how to defend yourself within the law

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The Independent Culture
No one wants to lose their property to a thief, and even less to succumb to a violent attack.

But fighting back is fraught with dangers, as cases, including the deaths of headmaster Philip Lawrence and teenager Anthony Erskine in Stratford, show. Go too far and you also risk trouble with the law yourself. This month alone, at least two householders have been interviewed by police after they killed intruders on their premises.

For this reason, many "personal safety" courses avoid teaching any physical moves. Instead, they emphasise reading a situation, and escaping before it comes to blows.

Anyone looking for a course should see that it is recognised by either the Suzy Lamplugh Trust, which stresses non-contact and personal safety methods, or the British Self-Defence Governing Body, which covers more traditional self-defence, usually based on the martial arts.

Heather Wright (above right), who teaches personal safety in Lancashire, is unusual as she is accredited by both organisations.

Wright became a safety instructor after she was attacked at gunpoint in Spain. A second dan in karate, she escaped, but it spurred her on to investigate personal safety.

She found that she survived as much because of her mental attitude as her karate skills.

"Having confidence without being cocky is important," she explains. "If you have confidence, you will be able to talk your way out of a situation."

Someone who is confident can read aggression and antagonistic body language. But they will also be smart enough not to walk into trouble. This also makes it easier to stay within the accepted boundaries of self-defence. The legal definition, Wright explains, is that you can do what is "necessary" to protect yourself from injury, but no more. If you floor an attacker and give him a good hard kick, before running away, that is a kick too far, and you will be guilty of an offence.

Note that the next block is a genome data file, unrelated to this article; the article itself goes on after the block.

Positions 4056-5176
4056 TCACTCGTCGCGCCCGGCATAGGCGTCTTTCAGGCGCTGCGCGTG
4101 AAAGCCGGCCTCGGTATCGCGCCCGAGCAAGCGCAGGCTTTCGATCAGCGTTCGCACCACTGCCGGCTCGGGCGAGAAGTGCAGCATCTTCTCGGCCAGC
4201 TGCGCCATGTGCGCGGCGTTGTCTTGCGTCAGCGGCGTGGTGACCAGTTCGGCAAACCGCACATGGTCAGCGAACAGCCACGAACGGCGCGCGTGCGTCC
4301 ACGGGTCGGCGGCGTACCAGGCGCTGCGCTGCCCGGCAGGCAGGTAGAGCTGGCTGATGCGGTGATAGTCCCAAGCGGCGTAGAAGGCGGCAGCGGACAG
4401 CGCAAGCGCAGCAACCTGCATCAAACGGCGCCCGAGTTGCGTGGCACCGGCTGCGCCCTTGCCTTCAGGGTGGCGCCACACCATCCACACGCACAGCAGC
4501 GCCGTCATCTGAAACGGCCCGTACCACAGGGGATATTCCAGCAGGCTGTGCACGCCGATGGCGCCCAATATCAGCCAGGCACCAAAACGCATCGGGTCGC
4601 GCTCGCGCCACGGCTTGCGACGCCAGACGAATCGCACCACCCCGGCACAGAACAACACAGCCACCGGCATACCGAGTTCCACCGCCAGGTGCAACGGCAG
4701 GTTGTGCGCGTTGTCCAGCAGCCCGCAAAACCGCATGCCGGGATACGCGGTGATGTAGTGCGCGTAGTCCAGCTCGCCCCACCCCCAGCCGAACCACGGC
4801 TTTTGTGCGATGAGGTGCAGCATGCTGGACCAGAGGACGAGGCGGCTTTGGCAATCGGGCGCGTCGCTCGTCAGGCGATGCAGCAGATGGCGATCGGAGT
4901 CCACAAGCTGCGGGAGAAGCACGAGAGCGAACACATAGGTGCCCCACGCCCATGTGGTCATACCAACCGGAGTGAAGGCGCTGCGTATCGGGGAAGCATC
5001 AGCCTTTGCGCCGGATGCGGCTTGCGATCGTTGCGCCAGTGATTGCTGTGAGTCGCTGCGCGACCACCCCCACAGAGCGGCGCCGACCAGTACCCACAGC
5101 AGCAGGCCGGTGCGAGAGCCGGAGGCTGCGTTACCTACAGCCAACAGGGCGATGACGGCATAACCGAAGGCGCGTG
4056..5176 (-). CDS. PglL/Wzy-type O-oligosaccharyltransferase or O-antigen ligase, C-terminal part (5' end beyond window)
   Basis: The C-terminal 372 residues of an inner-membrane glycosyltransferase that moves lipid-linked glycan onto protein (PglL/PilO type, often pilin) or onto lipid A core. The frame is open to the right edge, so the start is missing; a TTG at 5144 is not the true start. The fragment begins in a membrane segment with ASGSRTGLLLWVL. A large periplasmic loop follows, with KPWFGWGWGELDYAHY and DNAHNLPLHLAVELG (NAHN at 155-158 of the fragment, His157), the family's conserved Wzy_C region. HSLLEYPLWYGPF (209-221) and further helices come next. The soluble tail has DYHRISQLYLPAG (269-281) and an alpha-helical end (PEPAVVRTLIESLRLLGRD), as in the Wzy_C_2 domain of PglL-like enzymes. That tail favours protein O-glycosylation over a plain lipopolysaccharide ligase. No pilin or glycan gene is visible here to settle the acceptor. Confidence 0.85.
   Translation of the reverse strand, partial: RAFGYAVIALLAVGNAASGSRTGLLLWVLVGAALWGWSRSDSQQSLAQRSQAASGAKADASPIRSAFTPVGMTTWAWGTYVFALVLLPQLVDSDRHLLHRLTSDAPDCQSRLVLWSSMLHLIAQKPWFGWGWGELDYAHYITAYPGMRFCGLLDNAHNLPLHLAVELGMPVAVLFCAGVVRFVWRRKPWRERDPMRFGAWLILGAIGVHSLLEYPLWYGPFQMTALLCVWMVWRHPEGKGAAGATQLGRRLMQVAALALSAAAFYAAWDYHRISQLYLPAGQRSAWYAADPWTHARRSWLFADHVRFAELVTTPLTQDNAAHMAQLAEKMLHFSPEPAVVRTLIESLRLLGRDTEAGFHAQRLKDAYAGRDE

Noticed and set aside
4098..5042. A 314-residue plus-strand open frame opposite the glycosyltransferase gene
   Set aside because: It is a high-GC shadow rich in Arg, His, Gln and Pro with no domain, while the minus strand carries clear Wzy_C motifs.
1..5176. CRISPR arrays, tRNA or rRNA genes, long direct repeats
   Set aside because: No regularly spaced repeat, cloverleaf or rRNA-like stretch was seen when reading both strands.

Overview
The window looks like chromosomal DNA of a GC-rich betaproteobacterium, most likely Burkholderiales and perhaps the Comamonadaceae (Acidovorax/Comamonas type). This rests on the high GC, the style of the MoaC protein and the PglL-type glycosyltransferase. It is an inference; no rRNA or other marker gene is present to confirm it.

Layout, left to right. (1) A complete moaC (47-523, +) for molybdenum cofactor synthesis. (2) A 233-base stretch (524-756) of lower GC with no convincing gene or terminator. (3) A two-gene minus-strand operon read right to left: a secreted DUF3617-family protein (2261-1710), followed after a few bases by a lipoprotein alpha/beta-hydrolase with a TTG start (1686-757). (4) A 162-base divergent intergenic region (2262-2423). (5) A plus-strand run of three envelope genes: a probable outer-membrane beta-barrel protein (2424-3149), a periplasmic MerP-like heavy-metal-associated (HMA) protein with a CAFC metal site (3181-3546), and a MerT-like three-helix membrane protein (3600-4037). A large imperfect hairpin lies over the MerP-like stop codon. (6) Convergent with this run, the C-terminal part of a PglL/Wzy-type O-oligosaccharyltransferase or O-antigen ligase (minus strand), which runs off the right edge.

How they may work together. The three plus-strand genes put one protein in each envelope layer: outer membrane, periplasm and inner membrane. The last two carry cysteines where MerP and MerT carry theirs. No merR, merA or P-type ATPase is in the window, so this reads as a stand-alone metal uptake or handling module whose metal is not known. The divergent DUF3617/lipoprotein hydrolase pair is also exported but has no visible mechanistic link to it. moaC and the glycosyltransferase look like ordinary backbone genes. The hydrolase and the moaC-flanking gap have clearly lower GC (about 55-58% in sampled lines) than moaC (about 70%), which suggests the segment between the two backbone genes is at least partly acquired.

"One of the problems with too much physical teaching is people feel they can get out of anything," Wright warns.

But if you do have to stand and fight, the techniques Wright teaches include blocking moves and quick ways to escape an attacker's holds. Blows can be blocked with any part of the body, and releases rely on skill rather than strength. Crucially, all the physical moves are easy to remember. As Wright points out, no one but the most skilled martial artist will recall a complex throw during an attack.

Wright advises victims to shout a positive instruction when attacked, such as "phone the police". Screaming will most likely be dismissed as kids messing around. She says the most effective cry is "fire", and certainly not "rape", which deters bystanders from becoming involved.

Some people are afraid that they might freeze up. Losing your voice is quite common. If you do, Wright suggests vomiting. This frees up the vocal cords, and has the added advantage of putting off the attacker, or as she puts it, regaining the element of surprise. When escaping, she suggests you start by walking briskly away from the scene. Muscles are weakened by shock, and walking allows them to regain their strength before you run.

Heather also teaches her students about the true risks of violent crime, and ways to minimise them. Keeping to well-lit areas, walking home with a friend, and carrying an attack alarm are among her suggestions. But, she says, the chance of being attacked by a stranger is very small indeed. Most attacks come out of an aggressive situation between people who know each other.

Men are also far more likely to be attacked than women. Even so, Heather sees few men at her classes, perhaps because they feel they can look after themselves.

But it is far better to avoid a violent situation from the outset. "That is why I stress that personal safety is more important than the physical side," she says.

Heather Wright can be contacted on 01772 613066. The Suzy Lamplugh Trust (0181-392 1839)